July 24, 2012
The heart is a large muscle that helps move blood around the body. Despite its vital pumping action, the heart is not entirely muscle -- about 20% of this organ consists of a fatty layer called EAT (epicardial adipose tissue). This layer serves as a source of energy for the heart, as it is rich in saturated fat. Many fatty tissues can release hormones, called adipokines, that affect the health of arteries and other parts of the cardiovascular system, and researchers think that EAT can produce such hormones.
In studies of HIV-negative people who have coronary artery disease, researchers have found evidence of inflammation within EAT. Moreover, in such people, EAT contained cells of the immune system such as macrophages and T-cells. EAT in obese people produced chemical signals that incited inflammation in other cells.
Researchers are not certain precisely how EAT plays a role in heart disease but they suspect that excess EAT could affect the functioning of heart muscles and increase inflammation within the heart's blood vessels.
Researchers have made the following discoveries about EAT:
Given the interest in EAT and cardiovascular disease in HIV-negative people, researchers have turned to studying EAT in HIV-positive people. Using repeated high-resolution CT scans of the chest, a research team in Modena, Italy, has measured changes in EAT over a period of 18 months in more than 200 HIV-positive volunteers who were taking potent combination anti-HIV therapy (commonly called ART or HAART). During their study, the researchers also measured the degree of calcium that was deposited in arteries. This calcium, which comes from the dead cells and cellular debris that accumulate along blood vessels because of inflammation, forms sticky deposits called plaque.
The Italian researchers found that, overall, men tended to have greater increases in EAT than women. Increased volume of EAT was linked to increased deposits of calcium in the arteries. Researchers think that part of the reason for the excess EAT and calcium deposits in some participants may be due to abnormal stimulation of the immune system by chronic HIV infection.
Researchers recruited 240 participants between January 2005 and June 2011. All were adults and had been taking potent anti-HIV therapy for the previous 18 months. None had experienced a heart attack, stroke or peripheral vascular disease or had undergone cardiovascular surgery.
Upon entering the study, participants' average profile was as follows:
Two CT scans were done an average of 18 months apart. These provided information about EAT and calcium deposits in the arteries.
Men generally had significantly larger amounts of EAT (88 mm3) than women (61 mm3). Also, increases in the volume of EAT were linked to being male.
During the study, the proportion of participants whose volume of EAT increased was 64%. EAT volume was stable or decreased among the remaining participants.
Increased deposits of calcium in the coronary arteries occurred among 10% of participants, most of whom were men. Participants who had increased coronary artery calcium deposits were more likely to have an increase in the volume of their EAT during the study.
Infections by viruses and other germs cause the immune system to become activated and release chemical signals that incite inflammation. This is a normal response and usually helps to alert cells and tissues of the immune system to an infection. It also helps alter metabolism and affects the behaviour of many organ-systems in a way that is helpful to fight infections. However, after the infection has been brought under control, the immune system is generally able to return to its normal state as levels of activation and inflammation fall. Because the immune system (and its cells) is distributed throughout the body, an activated immune system affects the functioning of many other organ-systems, including the heart and blood vessels.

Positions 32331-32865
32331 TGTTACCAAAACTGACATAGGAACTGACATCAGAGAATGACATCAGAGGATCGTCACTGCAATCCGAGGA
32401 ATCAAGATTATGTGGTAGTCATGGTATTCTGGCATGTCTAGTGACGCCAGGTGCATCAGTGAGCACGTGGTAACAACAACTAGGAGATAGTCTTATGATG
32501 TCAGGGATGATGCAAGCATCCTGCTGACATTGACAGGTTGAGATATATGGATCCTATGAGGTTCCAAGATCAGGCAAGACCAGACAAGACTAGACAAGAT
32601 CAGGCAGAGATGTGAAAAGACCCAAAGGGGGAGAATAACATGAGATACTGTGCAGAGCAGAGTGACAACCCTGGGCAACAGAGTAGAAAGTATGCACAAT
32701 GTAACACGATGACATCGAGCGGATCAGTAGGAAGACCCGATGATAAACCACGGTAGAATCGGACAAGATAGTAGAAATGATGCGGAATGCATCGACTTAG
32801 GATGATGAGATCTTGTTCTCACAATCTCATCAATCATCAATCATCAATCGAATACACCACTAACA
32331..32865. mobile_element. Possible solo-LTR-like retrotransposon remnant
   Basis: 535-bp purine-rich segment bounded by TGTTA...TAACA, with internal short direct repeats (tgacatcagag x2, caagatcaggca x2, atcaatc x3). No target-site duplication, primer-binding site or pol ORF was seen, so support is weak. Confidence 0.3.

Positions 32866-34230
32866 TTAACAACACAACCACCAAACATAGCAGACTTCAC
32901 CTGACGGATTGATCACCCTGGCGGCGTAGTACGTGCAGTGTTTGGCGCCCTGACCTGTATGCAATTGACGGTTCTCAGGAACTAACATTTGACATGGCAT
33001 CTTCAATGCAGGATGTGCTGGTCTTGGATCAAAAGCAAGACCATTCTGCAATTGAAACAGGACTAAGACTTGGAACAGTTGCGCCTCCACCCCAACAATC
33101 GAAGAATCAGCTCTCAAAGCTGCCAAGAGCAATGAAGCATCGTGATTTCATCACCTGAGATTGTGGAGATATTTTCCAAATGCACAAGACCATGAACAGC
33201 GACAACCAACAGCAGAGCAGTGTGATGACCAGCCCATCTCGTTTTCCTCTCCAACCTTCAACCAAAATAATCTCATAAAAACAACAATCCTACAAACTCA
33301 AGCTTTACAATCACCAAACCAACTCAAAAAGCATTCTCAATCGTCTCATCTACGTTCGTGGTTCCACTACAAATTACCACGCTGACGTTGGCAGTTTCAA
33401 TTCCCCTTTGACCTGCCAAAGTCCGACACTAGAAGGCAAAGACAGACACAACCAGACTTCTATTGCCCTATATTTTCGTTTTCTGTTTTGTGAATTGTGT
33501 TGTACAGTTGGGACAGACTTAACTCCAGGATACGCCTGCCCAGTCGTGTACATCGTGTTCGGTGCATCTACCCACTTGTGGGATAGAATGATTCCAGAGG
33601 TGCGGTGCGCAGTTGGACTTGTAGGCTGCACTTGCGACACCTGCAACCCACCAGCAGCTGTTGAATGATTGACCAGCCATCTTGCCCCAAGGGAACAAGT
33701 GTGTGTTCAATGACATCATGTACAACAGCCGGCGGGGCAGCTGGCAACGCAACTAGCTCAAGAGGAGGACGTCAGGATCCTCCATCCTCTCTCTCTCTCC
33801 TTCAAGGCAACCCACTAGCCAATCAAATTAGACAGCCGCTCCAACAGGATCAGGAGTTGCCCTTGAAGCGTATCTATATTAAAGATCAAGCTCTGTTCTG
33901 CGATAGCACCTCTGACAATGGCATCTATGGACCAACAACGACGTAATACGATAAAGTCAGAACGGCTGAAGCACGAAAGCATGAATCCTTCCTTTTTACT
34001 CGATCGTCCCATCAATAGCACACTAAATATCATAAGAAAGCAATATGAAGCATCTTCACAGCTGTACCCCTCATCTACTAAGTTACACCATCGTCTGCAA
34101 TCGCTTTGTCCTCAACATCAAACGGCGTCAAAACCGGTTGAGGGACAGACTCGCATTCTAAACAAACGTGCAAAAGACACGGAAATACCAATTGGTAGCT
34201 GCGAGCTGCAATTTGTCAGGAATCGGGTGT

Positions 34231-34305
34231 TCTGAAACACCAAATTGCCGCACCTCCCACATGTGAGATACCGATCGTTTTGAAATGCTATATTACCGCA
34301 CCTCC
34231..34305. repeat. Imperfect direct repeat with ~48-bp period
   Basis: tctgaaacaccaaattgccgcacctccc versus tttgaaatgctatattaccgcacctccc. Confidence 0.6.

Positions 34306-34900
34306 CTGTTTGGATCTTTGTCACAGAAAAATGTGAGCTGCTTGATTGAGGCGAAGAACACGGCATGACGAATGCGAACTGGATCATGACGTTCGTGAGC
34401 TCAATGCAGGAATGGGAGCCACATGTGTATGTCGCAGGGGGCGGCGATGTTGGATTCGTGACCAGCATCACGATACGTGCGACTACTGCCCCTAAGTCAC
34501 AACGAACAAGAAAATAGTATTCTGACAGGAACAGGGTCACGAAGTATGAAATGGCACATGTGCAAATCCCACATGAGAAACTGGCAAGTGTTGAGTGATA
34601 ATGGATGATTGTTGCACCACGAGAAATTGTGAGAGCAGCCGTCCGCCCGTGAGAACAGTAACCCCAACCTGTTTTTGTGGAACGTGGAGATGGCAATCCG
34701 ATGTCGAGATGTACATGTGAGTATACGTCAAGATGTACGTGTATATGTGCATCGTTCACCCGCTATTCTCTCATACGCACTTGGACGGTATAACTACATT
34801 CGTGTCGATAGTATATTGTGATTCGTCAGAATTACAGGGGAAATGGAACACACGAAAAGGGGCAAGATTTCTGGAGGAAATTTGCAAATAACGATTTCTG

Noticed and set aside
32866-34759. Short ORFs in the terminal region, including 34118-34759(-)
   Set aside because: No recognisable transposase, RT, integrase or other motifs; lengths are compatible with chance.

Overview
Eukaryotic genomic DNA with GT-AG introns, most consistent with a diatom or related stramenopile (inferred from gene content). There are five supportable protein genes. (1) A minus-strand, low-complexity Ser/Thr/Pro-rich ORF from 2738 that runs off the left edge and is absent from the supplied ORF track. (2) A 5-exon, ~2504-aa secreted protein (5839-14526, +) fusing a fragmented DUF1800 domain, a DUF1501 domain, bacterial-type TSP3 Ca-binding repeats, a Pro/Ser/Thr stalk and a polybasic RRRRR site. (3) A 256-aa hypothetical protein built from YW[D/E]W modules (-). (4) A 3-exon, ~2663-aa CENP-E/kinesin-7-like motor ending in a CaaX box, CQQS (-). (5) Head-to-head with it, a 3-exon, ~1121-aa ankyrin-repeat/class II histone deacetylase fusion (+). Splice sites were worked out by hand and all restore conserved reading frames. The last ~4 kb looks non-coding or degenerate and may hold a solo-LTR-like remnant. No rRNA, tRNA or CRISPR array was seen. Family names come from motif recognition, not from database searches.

HIV infection causes the immune system to become activated. This activation is somewhat decreased when HIV-positive people take ART, but because ART does not cure HIV, the immune system continues to be activated. Thus, studies have found that HIV-positive people are at increased risk for cardiovascular disease. It is not yet known precisely how HIV increases the risk for cardiovascular disease, but many teams are investigating possible reasons for this elevated risk.
In reviewing their medical records and extracting and analysing data, the Italian researchers found an association between the increase in CD4+ cells detected after participants began to take ART and an increase in the volume of EAT. This does not mean that CD4+ cells caused the growth of EAT. Rather, the researchers suspect that some of the CD4+ cells were activated and that these activated cells caused inflammation within the EAT. Unfortunately, the research team did not conduct the detailed immunological sub-studies needed to assess CD4+ cells to find out if they were activated.
The findings from Italy are another piece of the puzzle in the growing connection between HIV and cardiovascular disease. Moreover, they underscore the importance of investigating calcium deposits in the arteries and changes in the volume of EAT.
Studies in HIV-negative and obese people have found that significant changes to the diet can reduce EAT. Studies in HIV-positive people are needed to find out if decreasing the volume of EAT can be done with diet and exercise and other attempts to reduce inflammation in the short term. Long-term monitoring is needed to assess if such interventions result in improved health among HIV-positive people.
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